SEATTLE — Models that can successfully predict suicides in a general population sample can perform poorly in some racial or ethnic groups, according to a study by Kaiser Permanente researchers published April 28 in JAMA Psychiatry.
The new findings show that 2 suicide prediction models are less accurate for Black, American Indian, and Alaska Native people and demonstrate how all prediction models should be evaluated before they are used. The study is believed to be the first to look at how the latest statistical methods to assess suicide risk perform when tested specifically in different ethnic and racial groups.
More than 47,500 people died from suicide in the United States in 2019, an increase of 33% since 1999. Health care leaders hope to reduce suicide by using records of mental health visits, diagnoses, and other factors to identify patients at highest risk of suicide and intervene. In recent years, the Veterans Health Administration, HealthPartners, and several Kaiser Permanente regions have started using suicide prediction models to guide care.
“With enthusiasm growing for suicide prediction modeling, we must be sure that such efforts consider health equity,” said Yates Coley, PhD, the study’s first author and an assistant investigator at Kaiser Permanente Washington Health Research Institute. “Current methods maximize predictive performance across the entire population, with predictive accuracy in the largest subgroup — white patients — eclipsing the performance for less-prevalent racial and ethnic subgroups.”
The JAMA Psychiatry article follows several studies that have uncovered similar concerns with racial/ethnic bias in algorithms in domains ranging from criminal justice and policing to health care.
In the new study, Coley and colleagues gathered electronic health records for nearly 14 million outpatient mental health visits over a 7-year period from 7 health care systems.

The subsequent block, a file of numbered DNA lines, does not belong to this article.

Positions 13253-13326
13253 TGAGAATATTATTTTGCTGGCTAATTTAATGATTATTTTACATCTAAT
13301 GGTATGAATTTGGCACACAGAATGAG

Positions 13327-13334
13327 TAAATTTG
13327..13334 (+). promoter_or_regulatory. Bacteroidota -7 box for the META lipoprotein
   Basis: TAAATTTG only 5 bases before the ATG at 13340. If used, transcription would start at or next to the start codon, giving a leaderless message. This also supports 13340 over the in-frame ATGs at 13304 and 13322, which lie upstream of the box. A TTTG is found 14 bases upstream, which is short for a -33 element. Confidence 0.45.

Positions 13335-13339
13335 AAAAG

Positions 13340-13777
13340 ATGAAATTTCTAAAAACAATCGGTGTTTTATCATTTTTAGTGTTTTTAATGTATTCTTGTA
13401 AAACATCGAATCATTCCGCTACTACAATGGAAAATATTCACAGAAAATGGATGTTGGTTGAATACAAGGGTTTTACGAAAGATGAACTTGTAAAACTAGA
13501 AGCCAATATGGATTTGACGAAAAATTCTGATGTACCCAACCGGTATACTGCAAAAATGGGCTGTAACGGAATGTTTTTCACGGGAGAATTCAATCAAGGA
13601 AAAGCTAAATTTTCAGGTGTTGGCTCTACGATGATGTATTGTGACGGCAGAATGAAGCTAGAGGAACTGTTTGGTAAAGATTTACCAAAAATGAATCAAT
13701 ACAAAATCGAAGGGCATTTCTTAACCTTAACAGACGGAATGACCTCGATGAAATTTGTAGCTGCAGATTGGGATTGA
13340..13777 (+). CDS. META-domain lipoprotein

Using these health records, the research team developed 2 different models — a standard statistical logistic regression approach and a random forest machine learning algorithm — to predict suicide deaths within 90 days of a mental health visit. The models used demographic characteristics, comorbidities, mental health and substance use diagnoses, dispensed psychiatric medications, prior suicide attempts, prior mental health encounters, and responses to Patient Health Questionnaire 9, which is filled out routinely at mental health visits.
The models had a high degree of precision in identifying suicides and avoiding false positives across the entire sample, and for white, Hispanic, and Asian patients. The models fared much worse with Black, American Indian, and Alaska Native patients and patients without race/ethnicity recorded.
For example, after one of the models was used to predict the 5% of visits with the highest risk of suicide, the researchers zeroed in on white patient visits in that risk group and found that nearly half of eventual suicides were identified. By contrast, that risk group only included about 7% of suicide deaths by American Indian, Alaska Native, and Black patients. This means that people in these populations who die by suicide would be much less likely to be identified by the model, indicating that this particular tool is not useful for guiding their care.
The 2 prediction models in the study are not the same as the ones now being implemented in health systems. This study examined models that predict suicide deaths, while models being used in clinical care at Kaiser Permanente predict self-harm, or suicide attempts. An audit, like the one in this study, of the suicide-attempt prediction model in use at Kaiser Permanente in Washington did not find racial or ethnic disparities in prediction performance. Such audits may be needed at other health organizations using suicide prediction models, and the study lays out the steps that should be taken when implementing a prediction model to ensure inequities are not perpetuated.
“Before we implement any prediction model in our clinics, we must test for disparities in accuracy and think about possible negative consequences,” said Gregory Simon, MD, MPH, a study co-author and Kaiser Permanente Washington Health Research Institute senior investigator. “Some prediction models pass that test and some don’t, but we only know by doing research like this.”
In addition to Coley and Simon, the other co-authors are Eric Johnson, MS; Maricela Cruz, PhD; and Susan M. Shortreed, PhD. Research reported in this work was supported by the Mental Health Research Network with funding from the National Institute of Mental Health.
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